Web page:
STEVE INSKEEP, HOST:
This is an exhausting year for people following the news. It's especially so because following the news is not optional. From the pandemic to protests against police, people are living the news. It's hard for parents to keep the news from kids even if they want to. And for black children, the pressures can be overwhelming. NPR's Patti Neighmond asked psychologists what black families can do.
ARIADNE WILLIAMS: My son, his behavior has changed with coronavirus and the protests.
PATTI NEIGHMOND, BYLINE: Ariadne Williams' (ph) 6-year-old son had difficulty sleeping. And he's returned to a habit he quit a year ago, sucking his thumb.
WILLIAMS: And he became much more clingy at home to me physically. He's always a very affectionate child and huggy and kissy. But he literally - I cannot, basically, peel him off me.
NEIGHMOND: These are typical behaviors when kids are worried or stressed, says psychologist Erlanger Turner, spokesperson for the American Psychological Association.
ERLANGER TURNER: For toddlers who may have been potty trained, for example, they may begin to have more frequent accidents. As you look at older children that may be school-aged and even teenagers, you may begin to see difficulties with problems with their irritability. They may be more angry, more sad.
NEIGHMOND: He says parents should talk with their children, listen and try to soothe. They can even admit they, too, are worried. But the recent, highly publicized events of brutality against black people, he says, have taken an even bigger toll, especially on black children. Riya Roper-Ned (ph) and her husband have two sons. Noah (ph) is 7, Christopher (ph), 10. They've shared some aspects of these events with their children because there really isn't much of a choice.
RIYA ROPER-NED: It's everywhere. It's on the news. It's on the TV and, if not, my husband and I are speaking about these events.
NEIGHMOND: And a couple of weeks ago after George Floyd was killed by police, her oldest son, Christopher, asked, didn't This happen last week?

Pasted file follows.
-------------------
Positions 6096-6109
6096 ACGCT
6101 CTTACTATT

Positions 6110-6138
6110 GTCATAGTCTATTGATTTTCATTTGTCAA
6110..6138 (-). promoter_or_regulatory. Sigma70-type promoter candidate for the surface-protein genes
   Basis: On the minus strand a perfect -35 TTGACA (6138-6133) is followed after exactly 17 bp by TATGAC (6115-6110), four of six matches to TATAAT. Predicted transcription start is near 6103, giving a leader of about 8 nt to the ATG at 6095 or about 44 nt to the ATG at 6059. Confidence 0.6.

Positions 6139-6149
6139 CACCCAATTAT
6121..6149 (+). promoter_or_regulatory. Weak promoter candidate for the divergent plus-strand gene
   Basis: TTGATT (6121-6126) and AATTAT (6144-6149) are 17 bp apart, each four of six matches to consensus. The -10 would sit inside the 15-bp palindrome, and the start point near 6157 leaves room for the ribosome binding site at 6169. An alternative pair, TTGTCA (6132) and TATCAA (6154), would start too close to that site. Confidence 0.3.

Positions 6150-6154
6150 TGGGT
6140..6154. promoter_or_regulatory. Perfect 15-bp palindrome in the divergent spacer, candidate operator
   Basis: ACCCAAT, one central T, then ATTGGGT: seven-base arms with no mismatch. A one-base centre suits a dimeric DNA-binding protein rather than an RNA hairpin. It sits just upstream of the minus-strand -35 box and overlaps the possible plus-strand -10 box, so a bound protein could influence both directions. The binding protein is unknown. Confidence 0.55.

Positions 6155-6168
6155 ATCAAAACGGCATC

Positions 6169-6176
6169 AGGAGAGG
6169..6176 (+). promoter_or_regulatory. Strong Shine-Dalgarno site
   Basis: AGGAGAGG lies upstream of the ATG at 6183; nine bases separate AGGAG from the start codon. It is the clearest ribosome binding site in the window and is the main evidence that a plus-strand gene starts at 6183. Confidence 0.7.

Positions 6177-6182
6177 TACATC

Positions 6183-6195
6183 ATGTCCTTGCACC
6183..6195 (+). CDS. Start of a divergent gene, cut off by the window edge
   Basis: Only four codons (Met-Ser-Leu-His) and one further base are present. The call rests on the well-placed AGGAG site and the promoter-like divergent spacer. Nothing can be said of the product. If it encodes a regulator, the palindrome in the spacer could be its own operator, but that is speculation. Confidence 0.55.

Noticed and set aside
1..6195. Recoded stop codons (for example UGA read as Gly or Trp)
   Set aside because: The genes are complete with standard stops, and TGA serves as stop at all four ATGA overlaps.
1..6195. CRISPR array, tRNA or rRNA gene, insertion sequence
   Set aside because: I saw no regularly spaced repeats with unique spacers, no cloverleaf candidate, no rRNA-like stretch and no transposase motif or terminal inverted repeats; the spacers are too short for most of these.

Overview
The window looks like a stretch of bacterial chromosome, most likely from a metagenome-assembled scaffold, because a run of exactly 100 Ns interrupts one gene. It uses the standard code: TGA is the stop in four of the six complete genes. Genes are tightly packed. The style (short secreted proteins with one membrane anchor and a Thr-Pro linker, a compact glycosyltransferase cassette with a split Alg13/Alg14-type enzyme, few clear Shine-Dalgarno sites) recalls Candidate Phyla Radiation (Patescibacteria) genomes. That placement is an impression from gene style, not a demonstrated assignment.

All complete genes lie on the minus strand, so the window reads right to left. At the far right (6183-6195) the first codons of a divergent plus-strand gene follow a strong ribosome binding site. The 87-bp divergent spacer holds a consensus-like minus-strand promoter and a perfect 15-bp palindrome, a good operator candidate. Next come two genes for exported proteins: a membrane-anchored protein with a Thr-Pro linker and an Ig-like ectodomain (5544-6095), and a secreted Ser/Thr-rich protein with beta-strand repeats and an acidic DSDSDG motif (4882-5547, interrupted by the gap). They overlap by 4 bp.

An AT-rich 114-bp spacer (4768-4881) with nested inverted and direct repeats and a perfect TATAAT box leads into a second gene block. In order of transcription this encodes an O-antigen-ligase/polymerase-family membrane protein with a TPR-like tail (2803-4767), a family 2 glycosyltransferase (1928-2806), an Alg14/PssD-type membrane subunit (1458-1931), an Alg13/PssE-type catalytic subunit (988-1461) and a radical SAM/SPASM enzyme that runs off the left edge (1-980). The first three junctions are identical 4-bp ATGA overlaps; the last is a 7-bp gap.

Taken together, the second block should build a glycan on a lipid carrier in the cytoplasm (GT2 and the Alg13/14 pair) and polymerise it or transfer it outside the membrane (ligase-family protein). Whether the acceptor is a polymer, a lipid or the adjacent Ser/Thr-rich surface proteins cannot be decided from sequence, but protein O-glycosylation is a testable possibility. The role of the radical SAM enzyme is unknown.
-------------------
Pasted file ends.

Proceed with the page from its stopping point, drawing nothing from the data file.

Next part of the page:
ROPER-NED: All I can say to him was the truth. The truth was, yes. It did happen last week and the week before and the week before that. It's very much the same story, a different person. And that hurts. That hurts that what he is hearing from the world are instances of racial prejudice and bias and outright racism.
NEIGHMOND: She fears her son is suffering a loss of hope.
ROPER-NED: There was a day - one day, in particular - in which I was so emotional over what I was seeing on TV and reading that we decided that we needed to go and protest ourselves. We needed to do more than just sit in the sidelines, sit at home.
NEIGHMOND: The family drove to a protest near where they live in suburban Maryland.
ROPER-NED: And on the way there, we are trying to inform them about what is happening, what are we doing and why is it important for them to be a part of this movement. And one of my sons said, well, why are we even doing this? Nothing changes.
NEIGHMOND: She tried to explain that protest is a pathway to change.
ROPER-NED: It's hard to hear a young child at the age of 10 already aware of the history of how racism has been institutionalized, and to already know that the change that is happening, it's so slow, too slow for his understanding to even see it.
NEIGHMOND: This isn't the first time she's had to talk to her sons about racism.